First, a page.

The Use and Abuse of History   /   Summer 2022   /    Interview

Following Alexis de Tocqueville: A Conversation with Historian and Biographer Olivier Zunz

Jay Tolson

Portrait of Alexis de Tocqueville (detail), 1850, by Théodore Chassériau (1815–56); Pictorial Press Ltd/Alamy Stock Photo; title page from the first edition of Democracy in America.

It seems almost inevitable that Olivier Zunz would have come to the subject of his new and widely hailed biography, The Man Who Understood Democracy: The Life of Alexis de Tocqueville. A native of France who pursued his higher studies in history at the University of Paris, Zunz began his career as an urban planner and wrote his dissertation on the social transformation of a major American industrial city, work that would provide the basis for his first book, The Changing Face of Inequality: Urbanization, Industrial Development, and Immigrants in Detroit, 1880–1920. His broad interests in American social history led to other important books, edited volumes, and articles on topics such as American corporate culture, the idea of the American Century, and the role of philanthropy. Along with those studies—indeed, converging with them—was Zunz’s personal and professional attraction to that other Frenchman drawn to the study of American society and institutions. Having served as president of the Tocqueville Society and on the board of its bilingual journal, The Tocqueville Review, Zunz has written extensively on Tocqueville’s principal works and edited and introduced important translations of several of them.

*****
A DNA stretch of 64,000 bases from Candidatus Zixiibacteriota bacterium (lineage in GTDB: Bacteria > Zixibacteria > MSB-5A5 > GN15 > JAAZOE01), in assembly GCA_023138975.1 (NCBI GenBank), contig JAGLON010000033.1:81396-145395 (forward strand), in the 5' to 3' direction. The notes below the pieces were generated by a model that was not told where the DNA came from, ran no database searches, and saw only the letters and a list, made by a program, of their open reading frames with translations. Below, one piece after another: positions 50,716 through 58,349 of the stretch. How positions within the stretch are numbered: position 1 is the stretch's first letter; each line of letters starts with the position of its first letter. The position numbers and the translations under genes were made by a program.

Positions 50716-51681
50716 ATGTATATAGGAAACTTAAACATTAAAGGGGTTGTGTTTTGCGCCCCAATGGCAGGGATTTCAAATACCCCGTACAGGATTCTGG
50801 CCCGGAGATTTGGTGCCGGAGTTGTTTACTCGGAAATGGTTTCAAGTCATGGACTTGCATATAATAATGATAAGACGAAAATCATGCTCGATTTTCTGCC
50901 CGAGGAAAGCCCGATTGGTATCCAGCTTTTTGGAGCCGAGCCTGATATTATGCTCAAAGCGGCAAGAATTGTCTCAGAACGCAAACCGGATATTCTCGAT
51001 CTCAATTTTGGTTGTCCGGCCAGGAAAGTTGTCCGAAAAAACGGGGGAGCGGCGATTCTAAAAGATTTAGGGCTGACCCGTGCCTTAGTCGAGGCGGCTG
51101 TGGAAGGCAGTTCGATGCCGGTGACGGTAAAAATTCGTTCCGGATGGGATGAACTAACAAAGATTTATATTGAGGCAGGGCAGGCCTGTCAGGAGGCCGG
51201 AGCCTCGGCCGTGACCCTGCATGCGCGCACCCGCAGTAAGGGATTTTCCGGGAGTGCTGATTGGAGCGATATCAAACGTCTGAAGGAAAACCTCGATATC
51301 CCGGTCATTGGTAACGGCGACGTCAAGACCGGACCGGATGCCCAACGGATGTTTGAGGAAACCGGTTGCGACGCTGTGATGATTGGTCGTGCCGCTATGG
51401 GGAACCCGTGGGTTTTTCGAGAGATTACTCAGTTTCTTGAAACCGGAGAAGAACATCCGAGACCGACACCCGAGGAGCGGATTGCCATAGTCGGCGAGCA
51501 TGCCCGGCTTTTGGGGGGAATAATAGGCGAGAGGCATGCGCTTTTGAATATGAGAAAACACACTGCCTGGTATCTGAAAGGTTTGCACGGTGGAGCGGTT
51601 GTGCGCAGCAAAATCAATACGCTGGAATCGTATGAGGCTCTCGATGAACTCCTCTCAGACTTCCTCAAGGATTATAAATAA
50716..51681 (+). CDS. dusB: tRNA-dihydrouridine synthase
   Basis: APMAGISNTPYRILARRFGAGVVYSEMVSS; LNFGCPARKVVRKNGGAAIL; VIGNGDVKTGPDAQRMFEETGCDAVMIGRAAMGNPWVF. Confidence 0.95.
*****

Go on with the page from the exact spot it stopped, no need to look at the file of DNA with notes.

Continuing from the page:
The following is an edited version of a recent conversation between Professor Zunz and THR editor Jay Tolson.


Jay Tolson: Most Americans know Alexis de Tocqueville as the author of the two-volume classic Democracy in America (1835, 1840), and possibly for his equally invaluable study of the French Revolution, The Old Regime and the Revolution (1856). What other major points of his biography would you mention at the outset?

Olivier Zunz: Apart from being born in 1805 into a prominent Norman aristocratic family and dying in 1859, Tocqueville was very much a political man as well as a brilliant writer and thinker. A staunch classical liberal who took a keen interest in policy matters ranging from education to incarceration to colonization, he also served in the lower house of the French parliament. While he became and remained an ardent defender of democracy, he was nonetheless keenly alert to its weaknesses, including its susceptibility to demagoguery, despotism, and violent revolutionary upheaval, having lost many relatives (his great-grandfather, grandfather, grandmother, aunt, and uncle) to the guillotine during the Terror that followed the French Revolution.

JT: Let me ask you about the title of your new book. In what ways was Tocqueville “the man who understood democracy”?